PROSPECT HEIGHTS — The Brooklyn Museum may have to spend more than a quarter-million dollars annually to mothball forgeries and artwork that cannot be exhibited — all because of a generous donor's restrictions and the museum's desire to stay in good standing with its peers.
At the time of his death in 1931, Friedsam had amassed an enviable collection of Renaissance paintings, jewelry and furniture, as well as Roman and Qing Dynasty pottery. Included in the bequest were oil paintings by Spanish Renaissance genius El Greco, American landscape artist George Inness, and Dutch and Flemish masters.
Or so Friedsam thought.
In the decades since the gift, the museum's expertise in authenticating art has grown, and further reviews of the collection have revealed that 229 pieces are either fakes, replicas, misattributed to a prominent artist or in too poor condition to exhibit.
That's painted the museum into a corner.
Friedsam's gift required the museum to obtain the approval of a surviving executor of his estate before selling off — or deaccessioning — any of the collection. But the last surviving executor died 50 years ago.
In December 2010 the museum filed a petition in Manhattan Surrogate Court, asking a judge for permission to deaccession the 229 pieces.
In the filing, the museum explained that at the time of the bequest, it was eager to fill its wings with artwork. But now space has become a precious commodity — and those 229 pieces are expensive to store.
The filing itemizes some of the fake pieces, including "Elderly Gentleman," an oil painting originally believed to be by Domenikos Theotokopoulos, the artist known as El Greco. Further reviews revealed that the piece was a modern copy painted over a genuinely old painting.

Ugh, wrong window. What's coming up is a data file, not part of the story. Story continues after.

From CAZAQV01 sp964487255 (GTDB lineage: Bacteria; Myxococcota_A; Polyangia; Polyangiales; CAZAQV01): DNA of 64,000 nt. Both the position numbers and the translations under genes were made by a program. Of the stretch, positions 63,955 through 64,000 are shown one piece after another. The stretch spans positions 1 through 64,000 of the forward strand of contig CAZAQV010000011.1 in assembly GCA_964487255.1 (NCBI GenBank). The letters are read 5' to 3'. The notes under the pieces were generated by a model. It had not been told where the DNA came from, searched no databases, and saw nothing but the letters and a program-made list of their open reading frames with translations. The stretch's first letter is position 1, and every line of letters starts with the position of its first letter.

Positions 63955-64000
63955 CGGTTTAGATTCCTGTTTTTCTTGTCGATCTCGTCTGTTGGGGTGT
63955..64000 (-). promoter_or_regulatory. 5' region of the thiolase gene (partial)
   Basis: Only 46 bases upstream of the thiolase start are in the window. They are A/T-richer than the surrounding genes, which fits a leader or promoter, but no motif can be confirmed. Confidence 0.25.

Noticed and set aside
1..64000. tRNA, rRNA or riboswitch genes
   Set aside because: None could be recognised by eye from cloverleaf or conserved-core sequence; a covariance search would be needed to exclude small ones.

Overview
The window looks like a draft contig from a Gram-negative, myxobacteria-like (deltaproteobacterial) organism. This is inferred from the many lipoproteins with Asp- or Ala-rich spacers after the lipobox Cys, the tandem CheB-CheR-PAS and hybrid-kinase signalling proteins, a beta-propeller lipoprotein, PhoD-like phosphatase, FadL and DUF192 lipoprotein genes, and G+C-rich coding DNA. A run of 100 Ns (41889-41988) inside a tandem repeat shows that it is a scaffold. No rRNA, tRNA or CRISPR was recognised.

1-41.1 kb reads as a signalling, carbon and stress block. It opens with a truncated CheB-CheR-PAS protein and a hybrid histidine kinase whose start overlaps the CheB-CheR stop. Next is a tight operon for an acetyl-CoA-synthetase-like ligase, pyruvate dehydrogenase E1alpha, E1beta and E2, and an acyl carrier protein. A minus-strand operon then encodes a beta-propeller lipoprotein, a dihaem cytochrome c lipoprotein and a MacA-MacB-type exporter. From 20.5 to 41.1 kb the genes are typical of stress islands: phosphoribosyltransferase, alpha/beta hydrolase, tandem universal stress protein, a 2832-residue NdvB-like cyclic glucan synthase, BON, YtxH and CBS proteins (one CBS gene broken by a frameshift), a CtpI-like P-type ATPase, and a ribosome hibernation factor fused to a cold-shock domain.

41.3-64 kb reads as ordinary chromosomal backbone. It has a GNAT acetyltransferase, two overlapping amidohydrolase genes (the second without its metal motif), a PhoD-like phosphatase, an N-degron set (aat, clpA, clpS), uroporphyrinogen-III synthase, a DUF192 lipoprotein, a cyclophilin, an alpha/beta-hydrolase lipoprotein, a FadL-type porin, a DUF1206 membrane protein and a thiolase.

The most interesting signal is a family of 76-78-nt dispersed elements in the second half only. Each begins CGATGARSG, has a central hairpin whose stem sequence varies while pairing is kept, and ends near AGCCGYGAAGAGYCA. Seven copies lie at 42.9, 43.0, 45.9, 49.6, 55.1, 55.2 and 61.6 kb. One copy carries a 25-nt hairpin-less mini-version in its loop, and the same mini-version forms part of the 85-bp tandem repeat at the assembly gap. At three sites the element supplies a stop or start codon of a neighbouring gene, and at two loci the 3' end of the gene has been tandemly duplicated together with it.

Another painting in the collection was a landscape by George Inness that museum scholars determined to be a deliberate forgery.
The unuseable pieces also include Roman glass objects that do not have excavation histories, as well as Renaissance furniture deemed inauthentic.
The museum said in the filing that if it can't sell the paintings, the institution will have to spend hundreds of thousands of dollars to store them in order to remain accredited with the Association of American Museums. Members of the association must follow strict guidelines for art conservation.
Long-term storage of the pieces would force the museum to pay $403,000 to outfit a 1,300-square-foot off-site warehouse and to transport the art to the location, according to the petition. It would also have to spend $286,000 a year to rent the space and hire caretakers.
"The financial burden of these works undermines the museum's ability to maintain its central role as a dynamic, innovative, and welcoming center for learning through the visual arts, rather than an expensive storage facility," the petition says.
Complicating the situation is the museum's finances. In an affidavit to the filing, Brooklyn Museum director Dr. Arnold Lehman said the 2008 financial crisis walloped the institution. From 2007 to 2009, the museum's endowment dropped by 30 percent, while corporate and individual patrons drastically reduced their donations and the city scaled back funding.
"The losses incurred during the financial crisis will continue to affect the museum's operating budget for years to come," Lehman noted.
So far, the museum hasn't gotten the court's approval.
While the petition had the support of the New York Attorney General's office, in December 2011 Judge Nora Anderson declined to adjudicate the petition request, noting Friedsam's will had an alternative bequest.
If the entire collection could not be retained as a whole, Friedsam's will indicated that the works should go to his brother-in-law and two friends. Anderson ruled that efforts should be made to find their successors and that a court-appointed attorney should represent their interests.
Brooklyn Museum spokeswoman Sally Williams told DNAinfo.com New York that the museum is taking steps to follow Anderson's decision.
She explained that in the Friedsam collection, "most of the works are quite wonderful," but as scholarship advanced, curators have identified non-museum-quality pieces. She declined to say whether those works were a financial burden.
"I can't speak to if it's a burden or not," she said. "We have a huge collection. We are always fine-tuning."